To learn more about Openwage and how we can quickly and easily roll-out this benefit to your employees, please request a demo today.

7 financial wellbeing programme mistakes to fix ASAP

With at least 72% of employees between the ages of 35 and 54 experiencing money worries, financial wellbeing is a high priority. Whether you have a financial wellbeing programme or you’re planning one, here are seven financial wellbeing programme mistakes to be aware of so you can offer the best package to your employees.

What is a financial wellbeing programme?

A financial wellbeing programme should relieve employees’ financial stress by helping them to feel more in control of their money. 

The following employee benefits may be included:

  • Advice from external financial advisors to help individuals achieve their financial goals.
  • Financial education (most people in the UK haven’t been taught how to manage their money).
  • Support from ‘money champions’. These are employees in the business who’ve received financial training. 
  • Financial products such as Openwage on-demand pay, online budgeting tools and money management software.
  • Schemes to help reduce costs, such as supermarket discounts, discounted gym memberships, and childcare vouchers.

This list isn’t exhaustive. For more financial wellbeing programme tips, look out for our upcoming about how to support employee financial stability.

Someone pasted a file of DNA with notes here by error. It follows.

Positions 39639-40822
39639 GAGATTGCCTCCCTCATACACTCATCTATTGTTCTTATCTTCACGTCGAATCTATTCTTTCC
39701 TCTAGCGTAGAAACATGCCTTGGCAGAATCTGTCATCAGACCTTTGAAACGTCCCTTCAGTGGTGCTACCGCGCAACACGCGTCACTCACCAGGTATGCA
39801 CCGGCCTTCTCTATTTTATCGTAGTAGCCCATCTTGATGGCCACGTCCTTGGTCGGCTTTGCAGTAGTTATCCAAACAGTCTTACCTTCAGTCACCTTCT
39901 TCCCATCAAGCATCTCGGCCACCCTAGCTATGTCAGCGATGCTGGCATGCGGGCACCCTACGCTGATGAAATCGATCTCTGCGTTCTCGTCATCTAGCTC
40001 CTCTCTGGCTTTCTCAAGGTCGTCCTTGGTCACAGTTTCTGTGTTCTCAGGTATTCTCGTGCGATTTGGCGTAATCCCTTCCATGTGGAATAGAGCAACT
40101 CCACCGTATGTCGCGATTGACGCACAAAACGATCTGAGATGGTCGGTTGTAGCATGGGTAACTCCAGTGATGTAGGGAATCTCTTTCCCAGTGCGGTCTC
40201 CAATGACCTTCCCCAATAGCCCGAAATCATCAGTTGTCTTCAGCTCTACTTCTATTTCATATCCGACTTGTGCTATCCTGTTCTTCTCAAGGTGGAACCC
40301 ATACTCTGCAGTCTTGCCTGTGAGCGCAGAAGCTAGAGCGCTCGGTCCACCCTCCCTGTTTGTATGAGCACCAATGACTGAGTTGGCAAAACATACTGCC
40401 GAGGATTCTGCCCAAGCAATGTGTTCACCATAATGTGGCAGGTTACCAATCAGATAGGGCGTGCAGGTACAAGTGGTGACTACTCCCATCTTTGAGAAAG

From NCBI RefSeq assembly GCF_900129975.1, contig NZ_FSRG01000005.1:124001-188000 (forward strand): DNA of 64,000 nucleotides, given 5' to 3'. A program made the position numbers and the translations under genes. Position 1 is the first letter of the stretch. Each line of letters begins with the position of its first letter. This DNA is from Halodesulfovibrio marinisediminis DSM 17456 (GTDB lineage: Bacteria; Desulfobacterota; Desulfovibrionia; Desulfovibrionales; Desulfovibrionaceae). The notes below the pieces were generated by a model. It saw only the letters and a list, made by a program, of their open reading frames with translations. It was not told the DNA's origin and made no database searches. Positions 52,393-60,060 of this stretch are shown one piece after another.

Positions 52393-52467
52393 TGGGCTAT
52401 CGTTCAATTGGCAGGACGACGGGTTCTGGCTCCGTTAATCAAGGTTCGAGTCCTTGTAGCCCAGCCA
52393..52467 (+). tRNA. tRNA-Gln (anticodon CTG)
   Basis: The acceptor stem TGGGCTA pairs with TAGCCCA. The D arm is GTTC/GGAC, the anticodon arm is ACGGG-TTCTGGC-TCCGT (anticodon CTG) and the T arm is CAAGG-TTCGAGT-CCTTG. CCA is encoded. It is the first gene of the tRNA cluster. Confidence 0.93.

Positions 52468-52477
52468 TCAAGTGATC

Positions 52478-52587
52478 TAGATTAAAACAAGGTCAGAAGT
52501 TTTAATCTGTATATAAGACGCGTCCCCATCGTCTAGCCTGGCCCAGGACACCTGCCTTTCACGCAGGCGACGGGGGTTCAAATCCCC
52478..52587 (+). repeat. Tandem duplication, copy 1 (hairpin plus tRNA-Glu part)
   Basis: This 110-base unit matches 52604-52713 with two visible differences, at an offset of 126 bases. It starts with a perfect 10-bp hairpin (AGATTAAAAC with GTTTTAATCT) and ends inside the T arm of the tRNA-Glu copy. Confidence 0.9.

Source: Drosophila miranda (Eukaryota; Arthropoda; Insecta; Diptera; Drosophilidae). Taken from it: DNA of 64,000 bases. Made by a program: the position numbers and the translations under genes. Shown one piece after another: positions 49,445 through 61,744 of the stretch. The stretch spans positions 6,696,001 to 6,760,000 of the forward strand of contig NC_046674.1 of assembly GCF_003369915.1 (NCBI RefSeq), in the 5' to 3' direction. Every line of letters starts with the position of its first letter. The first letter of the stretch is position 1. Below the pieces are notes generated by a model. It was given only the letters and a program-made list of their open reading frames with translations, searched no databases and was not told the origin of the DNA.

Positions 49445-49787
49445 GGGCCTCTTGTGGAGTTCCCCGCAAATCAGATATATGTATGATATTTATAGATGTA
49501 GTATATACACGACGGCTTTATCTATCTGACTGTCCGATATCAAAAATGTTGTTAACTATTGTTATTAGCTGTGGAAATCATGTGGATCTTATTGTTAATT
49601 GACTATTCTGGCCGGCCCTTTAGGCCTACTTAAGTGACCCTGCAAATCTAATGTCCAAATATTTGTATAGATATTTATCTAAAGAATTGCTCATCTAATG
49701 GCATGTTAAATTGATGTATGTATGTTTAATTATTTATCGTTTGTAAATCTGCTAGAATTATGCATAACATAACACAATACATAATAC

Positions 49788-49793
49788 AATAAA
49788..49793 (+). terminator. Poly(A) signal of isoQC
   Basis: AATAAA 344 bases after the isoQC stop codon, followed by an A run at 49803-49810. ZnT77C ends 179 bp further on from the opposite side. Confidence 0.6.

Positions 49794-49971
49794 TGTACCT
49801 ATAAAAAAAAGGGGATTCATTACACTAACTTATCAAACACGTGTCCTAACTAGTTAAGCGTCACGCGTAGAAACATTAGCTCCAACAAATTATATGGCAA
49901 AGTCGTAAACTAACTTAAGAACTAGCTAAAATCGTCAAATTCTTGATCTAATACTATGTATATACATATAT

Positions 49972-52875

Does a financial wellbeing programme benefit a business?

Having a financial wellbeing programme in place benefits employers and employees. 

Research by Aegon, the pension provider, revealed that 4 million working days are lost every year due to poor financial wellbeing. In fact, the cost of employees’ financial stress to businesses is staggeringly high.

7 common financial wellbeing programme mistakes

Whether you’re considering how to improve a financial wellbeing programme or you’re starting from scratch, these are some mistakes that are crucial to address.

1. Basing employee financial wellbeing on salary

Money concerns affect everyone, not just people on lower salaries. In fact, various studies show that those earning over £100K are as likely to be worried about money as those on £10 – £14K